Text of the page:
Thursday, June 11, 2015

What Are We Doing?

I’m not the first one to notice this, it’s really nothing new. There are some recent books covering it if you want more details. I’m not sure what got me thinking about it in the first place. Possibly the book I’m reading by Howard Buffet, son of billionaires Warren and Susan Buffet. His father made sure he got a regular job first, he’s now a farmer, but his parents also funded his non-profits. On top of all that, he volunteers as a local deputy and at local food related charities.

What are we doing?

The average amount of time spent watching television in America is 4.8 hours every day. That puts us firmly in first place in the world. For me, that’s all of my free time on a week day. Which means I’m bringing the average down and someone out there is doing virtually nothing but channel surfing. I bring up my average a bit during football season but generally I don’t lay around watching TV on weekends. Also on average, I sleep an hour more, and I’ll bet that hour less of sleep is spent watching TV for many. Only on occasion do I watch TV while eating, so there’s another hour or so that could be affecting the average.

But the question is, what else are we doing? “Social networking”, a nice name for watching cat videos is up to around 3 hours per day. Again, either people are laying awake doing this, or multi-tasking.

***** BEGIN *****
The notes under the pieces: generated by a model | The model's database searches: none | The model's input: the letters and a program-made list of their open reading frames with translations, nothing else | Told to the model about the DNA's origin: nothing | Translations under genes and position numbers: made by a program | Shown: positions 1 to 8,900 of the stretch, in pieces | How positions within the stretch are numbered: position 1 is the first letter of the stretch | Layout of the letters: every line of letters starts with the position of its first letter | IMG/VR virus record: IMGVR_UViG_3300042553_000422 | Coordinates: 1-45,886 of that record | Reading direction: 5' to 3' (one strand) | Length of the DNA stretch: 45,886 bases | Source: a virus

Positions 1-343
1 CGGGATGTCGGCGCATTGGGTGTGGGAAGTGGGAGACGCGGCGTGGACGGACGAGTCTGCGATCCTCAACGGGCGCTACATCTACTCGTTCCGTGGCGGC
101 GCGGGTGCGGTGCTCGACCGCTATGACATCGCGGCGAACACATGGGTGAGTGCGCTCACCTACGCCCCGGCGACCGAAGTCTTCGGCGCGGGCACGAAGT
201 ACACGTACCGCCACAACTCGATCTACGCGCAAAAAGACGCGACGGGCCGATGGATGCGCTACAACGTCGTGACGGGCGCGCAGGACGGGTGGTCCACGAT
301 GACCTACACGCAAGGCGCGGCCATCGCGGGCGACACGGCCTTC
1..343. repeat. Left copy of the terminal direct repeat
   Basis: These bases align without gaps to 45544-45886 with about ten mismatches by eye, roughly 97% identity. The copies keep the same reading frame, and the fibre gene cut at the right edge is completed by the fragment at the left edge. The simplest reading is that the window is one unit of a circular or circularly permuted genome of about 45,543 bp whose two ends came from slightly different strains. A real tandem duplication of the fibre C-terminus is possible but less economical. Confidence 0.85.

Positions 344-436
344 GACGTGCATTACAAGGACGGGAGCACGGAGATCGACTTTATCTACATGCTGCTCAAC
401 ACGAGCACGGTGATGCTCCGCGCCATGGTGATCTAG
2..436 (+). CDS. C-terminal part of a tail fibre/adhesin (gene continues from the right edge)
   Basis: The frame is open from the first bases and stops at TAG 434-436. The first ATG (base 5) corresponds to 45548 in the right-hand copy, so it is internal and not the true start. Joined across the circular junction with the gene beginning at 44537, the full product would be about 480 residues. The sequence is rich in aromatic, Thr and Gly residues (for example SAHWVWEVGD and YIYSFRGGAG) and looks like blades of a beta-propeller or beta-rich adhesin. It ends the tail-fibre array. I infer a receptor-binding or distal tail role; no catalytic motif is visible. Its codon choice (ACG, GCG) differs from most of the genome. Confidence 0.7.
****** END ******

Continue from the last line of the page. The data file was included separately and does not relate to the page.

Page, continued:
We read 19 minutes per day. Those who are in monthly book clubs, think about how many non-readers it takes to bring that average down.

I couldn’t easily find numbers although they are out there, but I suspect physical activity and attending civic events is also quite low.

Karl Marx had a theory that capitalism is designed to keep some people in poverty. It provides a pool of labor to draw from when needed and keeps lower income people afraid of slipping into that group, so they work hard and put up with bad management. If he were alive today he would see a relatively stronger and healthier work force but he would also note that once people get far enough away from that feeling of slipping into poverty, they quickly forget about it and do nothing to work on changing the system.

It was easier then to rally the proletariat to action because they could see the benefit and understood their solidarity. I joined a union a few years ago, and most of the work of organizing is convincing people that have a common cause with people in basically the same situation but slightly different job function.

The good news of this is we now have a pool of volunteers to draw from like never before. I don’t like fear tactics, but as more people slip from middle class into poverty, more will understand that it’s time to turn off the TV and take control of the world they created. 

No comments:

Post a Comment